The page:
Mozilla and the Linux Foundation are jointly announcing this morning that the Servo web engine development will now be hosted by the Linux Foundation.
The Rust-written code-base that's served as a long in development "next-gen" web engine at Mozilla will now be developed under the Linux Foundation umbrella. Besides Mozilla, this move has the support of other industry stakeholders like Samsung and Let's Encrypt.
See also: Firefox 84 Beta Begins Enabling WebRender By Default On Linux
Chrome 87 Released With More Performance Improvements
Google Is Already Experimenting With WebP2 As Successor To WebP Image Format
The Internet Security Research Group (ISRG)—parent organization of the better-known Let's Encrypt project—has provided prominent developer Miguel Ojeda with a one-year contract to work on Rust in Linux and other security efforts on a full-time basis.
As we covered in March, Rust is a low-level programming language offering most of the flexibility and performance of C—the language used for kernels in Unix and Unix-like operating systems since the 1970s—in a safer way.
Efforts to make Rust a viable language for Linux kernel development began at the 2020 Linux Plumbers conference, with acceptance for the idea coming from Linus Torvalds himself. Torvalds specifically requested Rust compiler availability in the default kernel build environment to support such efforts—not to replace the entire source code of the Linux kernel with Rust-developed equivalents, but to make it possible for new development to work properly.
Using Rust for new code in the kernel—which might mean new hardware drivers or even replacement of GNU Coreutils—potentially decreases the number of bugs lurking in the kernel. Rust simply won't allow a developer to leak memory or create the potential for buffer overflows—significant sources of performance and security issues in complex C-language code.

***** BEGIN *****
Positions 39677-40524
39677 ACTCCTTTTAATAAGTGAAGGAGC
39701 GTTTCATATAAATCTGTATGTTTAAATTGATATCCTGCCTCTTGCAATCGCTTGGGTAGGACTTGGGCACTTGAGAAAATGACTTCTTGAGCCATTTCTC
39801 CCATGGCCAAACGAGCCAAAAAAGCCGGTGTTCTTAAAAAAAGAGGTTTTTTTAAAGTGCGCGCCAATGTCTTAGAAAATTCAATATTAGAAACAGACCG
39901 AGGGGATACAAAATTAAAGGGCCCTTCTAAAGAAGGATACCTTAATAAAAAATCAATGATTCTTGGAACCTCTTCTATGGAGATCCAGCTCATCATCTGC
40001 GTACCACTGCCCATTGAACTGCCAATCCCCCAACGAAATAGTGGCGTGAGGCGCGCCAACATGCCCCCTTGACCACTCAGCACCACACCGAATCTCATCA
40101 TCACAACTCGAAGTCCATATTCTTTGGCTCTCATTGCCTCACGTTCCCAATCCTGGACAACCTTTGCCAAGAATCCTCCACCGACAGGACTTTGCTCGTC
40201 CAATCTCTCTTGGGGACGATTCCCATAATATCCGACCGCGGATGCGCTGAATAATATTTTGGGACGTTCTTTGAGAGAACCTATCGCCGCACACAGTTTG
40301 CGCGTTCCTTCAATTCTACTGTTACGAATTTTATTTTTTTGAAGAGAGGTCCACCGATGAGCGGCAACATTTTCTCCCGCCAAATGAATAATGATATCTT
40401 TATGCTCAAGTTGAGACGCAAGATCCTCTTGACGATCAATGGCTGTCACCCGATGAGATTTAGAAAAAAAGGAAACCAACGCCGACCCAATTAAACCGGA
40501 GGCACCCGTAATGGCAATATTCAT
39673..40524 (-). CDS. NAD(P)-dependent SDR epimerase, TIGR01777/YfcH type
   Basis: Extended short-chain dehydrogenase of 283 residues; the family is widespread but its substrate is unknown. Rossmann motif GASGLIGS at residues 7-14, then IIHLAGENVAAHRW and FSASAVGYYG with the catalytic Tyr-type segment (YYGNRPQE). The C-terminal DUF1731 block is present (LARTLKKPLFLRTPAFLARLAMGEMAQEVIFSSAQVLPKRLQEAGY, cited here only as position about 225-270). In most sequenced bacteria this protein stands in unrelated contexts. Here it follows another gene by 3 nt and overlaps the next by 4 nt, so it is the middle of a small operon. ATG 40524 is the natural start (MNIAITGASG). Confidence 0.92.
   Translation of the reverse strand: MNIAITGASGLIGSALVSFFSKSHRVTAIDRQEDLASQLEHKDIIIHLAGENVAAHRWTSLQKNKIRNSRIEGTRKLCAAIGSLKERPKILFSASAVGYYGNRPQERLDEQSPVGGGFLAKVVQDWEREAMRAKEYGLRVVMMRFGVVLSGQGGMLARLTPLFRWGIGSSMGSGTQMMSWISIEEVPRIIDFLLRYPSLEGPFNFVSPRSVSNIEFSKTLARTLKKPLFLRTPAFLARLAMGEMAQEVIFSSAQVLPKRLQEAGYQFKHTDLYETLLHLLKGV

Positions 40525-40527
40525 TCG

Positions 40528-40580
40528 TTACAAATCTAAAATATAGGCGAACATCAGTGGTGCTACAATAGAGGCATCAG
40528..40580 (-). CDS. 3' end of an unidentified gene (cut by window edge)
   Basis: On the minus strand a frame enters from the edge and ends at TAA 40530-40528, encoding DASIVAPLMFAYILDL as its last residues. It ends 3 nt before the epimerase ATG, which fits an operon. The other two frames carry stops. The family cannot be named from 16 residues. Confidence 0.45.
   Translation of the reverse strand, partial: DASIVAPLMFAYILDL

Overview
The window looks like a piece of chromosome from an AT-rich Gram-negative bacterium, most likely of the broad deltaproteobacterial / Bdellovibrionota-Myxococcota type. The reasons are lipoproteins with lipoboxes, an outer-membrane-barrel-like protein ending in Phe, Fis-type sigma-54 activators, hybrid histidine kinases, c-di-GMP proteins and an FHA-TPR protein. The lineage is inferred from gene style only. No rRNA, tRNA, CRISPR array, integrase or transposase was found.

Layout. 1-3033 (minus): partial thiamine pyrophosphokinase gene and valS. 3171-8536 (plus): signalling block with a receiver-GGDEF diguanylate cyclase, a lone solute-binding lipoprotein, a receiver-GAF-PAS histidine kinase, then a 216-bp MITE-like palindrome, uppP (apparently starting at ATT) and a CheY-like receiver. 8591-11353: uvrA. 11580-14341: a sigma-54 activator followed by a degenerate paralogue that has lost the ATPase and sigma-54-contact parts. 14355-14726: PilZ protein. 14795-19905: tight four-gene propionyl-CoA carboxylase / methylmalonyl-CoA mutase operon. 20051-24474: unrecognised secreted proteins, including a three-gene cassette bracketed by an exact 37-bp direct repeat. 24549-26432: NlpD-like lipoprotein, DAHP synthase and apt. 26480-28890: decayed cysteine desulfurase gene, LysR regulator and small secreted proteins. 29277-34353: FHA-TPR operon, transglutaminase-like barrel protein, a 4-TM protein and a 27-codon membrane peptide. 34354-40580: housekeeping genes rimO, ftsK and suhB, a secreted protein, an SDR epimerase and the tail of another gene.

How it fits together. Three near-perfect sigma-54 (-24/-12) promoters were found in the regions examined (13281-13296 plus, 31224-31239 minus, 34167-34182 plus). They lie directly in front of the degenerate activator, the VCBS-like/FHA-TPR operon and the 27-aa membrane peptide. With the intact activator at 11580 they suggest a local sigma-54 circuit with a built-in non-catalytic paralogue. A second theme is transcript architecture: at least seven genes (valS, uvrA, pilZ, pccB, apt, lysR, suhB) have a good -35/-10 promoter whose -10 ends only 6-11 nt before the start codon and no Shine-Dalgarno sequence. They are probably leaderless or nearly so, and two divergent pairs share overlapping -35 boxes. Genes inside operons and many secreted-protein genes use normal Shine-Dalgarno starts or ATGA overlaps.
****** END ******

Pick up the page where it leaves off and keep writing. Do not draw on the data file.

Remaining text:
Last year during the big round of layoffs at Mozilla the entire Mozilla Developer Network (MDN) writers team was laid off. That was a particularly sad blow considering how valuable the MDN documentation has been to web developers as a very useful resource. Today the Mozilla folks are announced Open Web Docs in seemingly looking to have the community take over.
Following those unfortunate layoffs last summer, they exposed all of the Mozilla Developer Network documentation to GitHub. Now they are announcing the Open Web Docs organization.
"Open Web Docs (OWD) is an open collective, created in collaboration between several key MDN partner organizations to ensure the long-term health of open web platform documentation on de facto standard resources like MDN Web Docs, independently of any single vendor or organization. It will do this by collecting funding to finance writing staff and helping manage the communities and processes that will deliver on present and future documentation needs," was written on the Mozilla Hacks blog.
Previously: Mozilla Lays Off 250, Including Entire Threat Management Team
Following Layoffs, Mozilla and Core Rust Developers Are Forming a Rust Foundation
A Pretty Dire Assessment of Mozilla
Firefox 83 Released; Mozilla Kicks Rusty "Servo" Web Engine to the Linux Foundation